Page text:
For example, a lot of people told me I paint hair very well. There are several reasons why this might be. First, I find the hair very forgiving. You can paint curly, straight, short, long, and nobody will tell you it's wrong. Miss the shape of the nose by one millimeter and the entire face looks way off. Your hand slipped and that lock of hair is suddenly a centimeter longer? Nobody cares.
Another reason is I just enjoy painting the tiny highlights and strands at the end of locks so much, and it shows in the final result. I give a lot of love to hair, perhaps more than absolutely necessary. I do it because I enjoy it.

I was never good at drawing big. When I'd get a large sheet of paper in primary school, I'd squeeze my drawing on the side and left three quarts of the paper empty (my art teacher didn't like that). Bold, expressive brush strokes scare the crap out of me. I practice it sometimes to get out of my comfort zone, I smudge pastels with my fingers, but I find it so challenging, and I don't see myself doing it in my "real art" any time soon.

In any case, I know what my strong points are, and what my weak points are.

The problem is that on most of my art I don't utilize it nearly enough. I don't give myself enough enjoyable moments where I just paint, knowing I'll do it right because I can't ruin this one thing I do so well.

I focus on the anatomy, the composition, the values, the skin tones, the textures... and I don't give myself a break. When I do that for too long, I get fed up with painting. It happened a few times and every time I felt desperate because I had no idea why this one thing I love so much has become a thing I don't enjoy anymore.

It's a scary thing for me to say this publicly, but it's the truth and someone needs to say it — sometimes I just can't enjoy creating art.
It feels like a never ending struggle up the "mountain with no summit" (as my mentor Chris Oatley calls it), like being lost in a cycle of goals and achievements.

Sometimes I get burned out and can't seem to enjoy creating art and it becomes work just like any other.

Can I prevent this from happening ever again? I don't know. But I know more about what I enjoy and now I'm thinking about how to plan my future paintings so that I get as much fun as possible.

Some possible ways it can be done:

  • Plan the subject of the work so that it contains motifs I'll find enjoyable to paint/draw
    Honestly I never tried this before. I just sort of think up a piece and roll with it. I never think twice about adding things just for the sake of having fun! What a loss.
  • Alternate between working on the big, important areas and details to maintain enthusiasm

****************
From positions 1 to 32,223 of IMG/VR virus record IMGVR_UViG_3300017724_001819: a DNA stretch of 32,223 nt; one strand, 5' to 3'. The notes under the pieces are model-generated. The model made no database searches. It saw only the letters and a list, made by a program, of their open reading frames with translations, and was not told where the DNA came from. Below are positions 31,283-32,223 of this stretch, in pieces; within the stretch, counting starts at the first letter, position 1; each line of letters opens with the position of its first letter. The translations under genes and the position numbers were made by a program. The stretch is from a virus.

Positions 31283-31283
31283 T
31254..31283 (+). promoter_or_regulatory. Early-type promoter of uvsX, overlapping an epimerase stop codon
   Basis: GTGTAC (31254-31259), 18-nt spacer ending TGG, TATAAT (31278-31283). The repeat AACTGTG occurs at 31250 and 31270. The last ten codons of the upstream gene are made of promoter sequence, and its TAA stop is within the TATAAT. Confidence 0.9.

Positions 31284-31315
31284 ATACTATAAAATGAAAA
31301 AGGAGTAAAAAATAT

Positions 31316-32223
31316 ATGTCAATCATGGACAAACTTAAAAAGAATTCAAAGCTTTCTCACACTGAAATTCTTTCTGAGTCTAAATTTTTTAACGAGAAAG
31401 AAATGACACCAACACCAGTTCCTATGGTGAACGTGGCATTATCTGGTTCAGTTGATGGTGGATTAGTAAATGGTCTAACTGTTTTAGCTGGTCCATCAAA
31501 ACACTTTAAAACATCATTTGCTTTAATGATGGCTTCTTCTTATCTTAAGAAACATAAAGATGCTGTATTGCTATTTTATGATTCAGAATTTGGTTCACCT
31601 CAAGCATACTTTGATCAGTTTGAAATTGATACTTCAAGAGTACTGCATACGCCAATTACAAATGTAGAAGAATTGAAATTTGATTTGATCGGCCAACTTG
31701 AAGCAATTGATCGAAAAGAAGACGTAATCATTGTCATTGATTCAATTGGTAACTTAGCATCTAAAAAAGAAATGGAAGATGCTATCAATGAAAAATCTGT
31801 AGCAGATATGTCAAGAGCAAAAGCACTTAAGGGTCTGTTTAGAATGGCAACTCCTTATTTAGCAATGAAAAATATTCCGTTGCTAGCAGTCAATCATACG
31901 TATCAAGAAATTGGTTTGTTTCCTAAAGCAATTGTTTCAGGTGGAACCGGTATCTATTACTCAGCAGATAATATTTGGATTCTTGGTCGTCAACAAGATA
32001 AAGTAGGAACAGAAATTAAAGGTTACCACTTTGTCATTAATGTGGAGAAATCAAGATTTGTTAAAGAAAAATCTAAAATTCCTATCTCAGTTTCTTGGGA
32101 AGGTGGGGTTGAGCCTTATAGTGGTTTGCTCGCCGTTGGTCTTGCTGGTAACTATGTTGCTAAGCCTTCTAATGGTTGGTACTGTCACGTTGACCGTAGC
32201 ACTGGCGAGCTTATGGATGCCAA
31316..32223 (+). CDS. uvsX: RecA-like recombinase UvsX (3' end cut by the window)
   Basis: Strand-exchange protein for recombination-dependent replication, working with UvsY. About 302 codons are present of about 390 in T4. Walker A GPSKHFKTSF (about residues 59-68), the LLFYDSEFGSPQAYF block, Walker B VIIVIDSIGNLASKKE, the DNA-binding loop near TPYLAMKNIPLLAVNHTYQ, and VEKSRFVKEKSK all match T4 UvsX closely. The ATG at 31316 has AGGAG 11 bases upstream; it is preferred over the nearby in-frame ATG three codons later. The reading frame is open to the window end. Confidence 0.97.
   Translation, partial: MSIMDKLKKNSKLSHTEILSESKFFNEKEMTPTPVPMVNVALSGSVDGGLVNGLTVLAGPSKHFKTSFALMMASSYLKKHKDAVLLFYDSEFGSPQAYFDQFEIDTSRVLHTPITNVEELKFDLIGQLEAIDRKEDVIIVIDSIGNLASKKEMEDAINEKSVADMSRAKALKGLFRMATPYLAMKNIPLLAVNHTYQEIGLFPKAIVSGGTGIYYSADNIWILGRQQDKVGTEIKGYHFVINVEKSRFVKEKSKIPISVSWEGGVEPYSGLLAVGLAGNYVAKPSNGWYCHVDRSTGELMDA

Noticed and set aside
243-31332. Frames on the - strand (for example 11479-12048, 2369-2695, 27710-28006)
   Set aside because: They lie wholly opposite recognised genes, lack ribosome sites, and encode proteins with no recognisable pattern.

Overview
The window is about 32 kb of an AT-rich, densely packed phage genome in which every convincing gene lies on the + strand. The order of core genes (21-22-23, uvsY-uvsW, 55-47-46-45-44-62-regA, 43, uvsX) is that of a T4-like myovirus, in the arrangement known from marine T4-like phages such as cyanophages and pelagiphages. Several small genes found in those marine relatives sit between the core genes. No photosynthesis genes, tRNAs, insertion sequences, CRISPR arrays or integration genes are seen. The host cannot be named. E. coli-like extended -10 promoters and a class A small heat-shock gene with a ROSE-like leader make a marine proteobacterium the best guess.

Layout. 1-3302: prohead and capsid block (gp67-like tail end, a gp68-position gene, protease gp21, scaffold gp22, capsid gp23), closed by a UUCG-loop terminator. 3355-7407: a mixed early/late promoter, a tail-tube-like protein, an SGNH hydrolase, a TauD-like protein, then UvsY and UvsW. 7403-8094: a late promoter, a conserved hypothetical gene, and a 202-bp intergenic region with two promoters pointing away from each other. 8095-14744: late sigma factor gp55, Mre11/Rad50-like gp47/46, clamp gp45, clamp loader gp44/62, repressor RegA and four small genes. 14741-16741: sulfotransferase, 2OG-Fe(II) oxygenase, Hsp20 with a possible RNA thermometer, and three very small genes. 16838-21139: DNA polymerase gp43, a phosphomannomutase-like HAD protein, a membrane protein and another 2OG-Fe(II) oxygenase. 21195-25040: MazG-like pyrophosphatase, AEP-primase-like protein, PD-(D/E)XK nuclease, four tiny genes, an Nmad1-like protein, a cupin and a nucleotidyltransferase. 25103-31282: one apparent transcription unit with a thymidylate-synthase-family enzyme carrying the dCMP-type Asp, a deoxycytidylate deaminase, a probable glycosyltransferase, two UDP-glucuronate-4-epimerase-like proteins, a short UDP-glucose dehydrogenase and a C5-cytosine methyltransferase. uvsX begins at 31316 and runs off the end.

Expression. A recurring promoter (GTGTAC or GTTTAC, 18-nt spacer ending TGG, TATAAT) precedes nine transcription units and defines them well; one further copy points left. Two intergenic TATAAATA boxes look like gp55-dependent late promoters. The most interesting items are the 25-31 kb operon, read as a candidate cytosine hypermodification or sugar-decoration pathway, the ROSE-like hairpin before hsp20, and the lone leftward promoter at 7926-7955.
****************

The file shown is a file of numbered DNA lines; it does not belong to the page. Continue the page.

• Whenever I feel the work is getting frustrating, stop to look forward to the next phase that's more enjoyable. "There's just a tiny bit more to go and then I'll have fun!"

That seems like something that can make a difference for me.

I'll try it out and let you know how it goes :)

Now back to the question from the title of this post. What do you enjoy the most about creating art?
Are you using this to your advantage?
How can you use it even more?
I'd love to hear your ideas!

Nela

Nela Dunato

About Nela Dunato

I'm an artist, designer, teacher and writer. I run a boutique branding & design consultancy that helps small service-based businesses create exceptional client experiences.

On this blog I write about art, design, creativity, business, productivity and marketing, and share my creative process and tips. Read more about me...


Your comments

  • Michaela Cristallo

    Michaela Cristallo
    2014-03-24 at 09:51

    Love this post Nela! I always love reading other creators' ideas on these things. I think we all have days we just don't enjoy creating, but our love of our art gets us through. Some parts of my work are incredibly tedious and frustrating too but I know I need to work through them to come out the other side.

  • Nela

    Nela
    2014-03-24 at 13:18

    Michaela, I'm so glad you enjoyed this article!

    Yes, the common misconception (that I've held for a long time) is that the work we're most passionate about should always just flow without any obstacles and frustrations. Sadly as I learned later, there is no such a thing in life. There are tedious elements in any work we choose. You can't avoid any hardships, but suffering is entirely optional!

  • Skeleton Man

    Skeleton Man
    2016-03-18 at 20:44

    Thanks for writing this. I am going through something similar at the moment and question.

    I wonder, is it possible to have two o even multiple paintings going at once. Maybe while working on blocking, anatomy and composition on one, and you need a break, you go and paint detail work on another one. I haven't tried this. I am just thinking of ideas that popped up from reading your article. :)

  • Nela

    Nela
    2016-03-21 at 20:14

    Hey Skeleton Man, glad you liked the post!
    Of course it's possible, and I know people who do that – as long as you have room for all of them :) My studio is really tiny and I only have one easel, so that would be a challenge.